For a project I had to spin up an EC2 instance and install RapidMiner Studio there. I needed a static IP to make some connections to a database across the ocean and figured AWS was the easiest route. It turned out not to be that easy.
I ended having to install Java 8, RapidMiner Studio, X11 Windows, XMING server, and use Putty to bring it all together. The end result, I had to port forward X11 to my Windows Laptop. It works but it’s a bit complex and slow.
Spin up an AWS instance
First you have to spin up an instance on AWS. I chose a bare bones Linux AMI and installed Java 8 on it. You don’t need to select an static IP but make sure create the appropriate security group and enable port 22 in your security group or else Putty won’t work.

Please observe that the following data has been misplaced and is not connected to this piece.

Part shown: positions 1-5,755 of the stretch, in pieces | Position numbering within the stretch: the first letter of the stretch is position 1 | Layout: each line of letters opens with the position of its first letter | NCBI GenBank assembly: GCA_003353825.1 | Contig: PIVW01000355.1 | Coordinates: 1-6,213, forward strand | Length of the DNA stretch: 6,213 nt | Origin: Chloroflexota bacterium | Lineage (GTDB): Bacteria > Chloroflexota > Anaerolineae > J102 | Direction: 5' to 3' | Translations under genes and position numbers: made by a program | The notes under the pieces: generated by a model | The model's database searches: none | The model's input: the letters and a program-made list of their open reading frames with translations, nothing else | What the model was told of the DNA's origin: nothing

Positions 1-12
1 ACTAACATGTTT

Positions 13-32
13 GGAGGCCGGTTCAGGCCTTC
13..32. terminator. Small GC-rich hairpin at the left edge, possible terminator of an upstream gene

Then install RapidMiner Studio. I used the latest (version 8.2) Linux version and downloaded it using the ‘wget’ command. I saved it into a folder called ‘work’. You can save it anywhere but make sure to unzip it. It will create a RapidMiner-Studio folder.
Connect via Putty
I won’t get into details here on how to connect Putty to AWS but here is a great tutorial from Amazon.
Connect and then install the X11 libraries. I found how to do it here. Also, you’ll have to enable X11 port forwarding in Putty, see the article on how to toggle it on.
Install XMING Server
You’re going to need XMING Server if you’re coming from Windows. You can get it here. Install it and launch it.
Connect to your AWS instance
Using Putty, connect back to AWS instance. Once there, test your XMING and X11 installation by typing ‘xeyes’. If everything is installed correctly, you should get a window pop up with googly eyes.
Then navigate to where you install RapidMiner Studio, find the RapidMiner-Studio.sh file and execute it doing ‘./RapidMiner-Studio.sh’
If everything is correct, RapidMiner Studio should pop up like the image above.
Done. Put a fork in me.